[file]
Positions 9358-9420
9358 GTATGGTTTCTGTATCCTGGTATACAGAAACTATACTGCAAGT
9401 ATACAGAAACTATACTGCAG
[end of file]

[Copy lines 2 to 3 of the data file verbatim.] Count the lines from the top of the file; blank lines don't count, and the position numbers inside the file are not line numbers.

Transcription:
9358 GTATGGTTTCTGTATCCTGGTATACAGAAACTATACTGCAAGT
9401 ATACAGAAACTATACTGCAG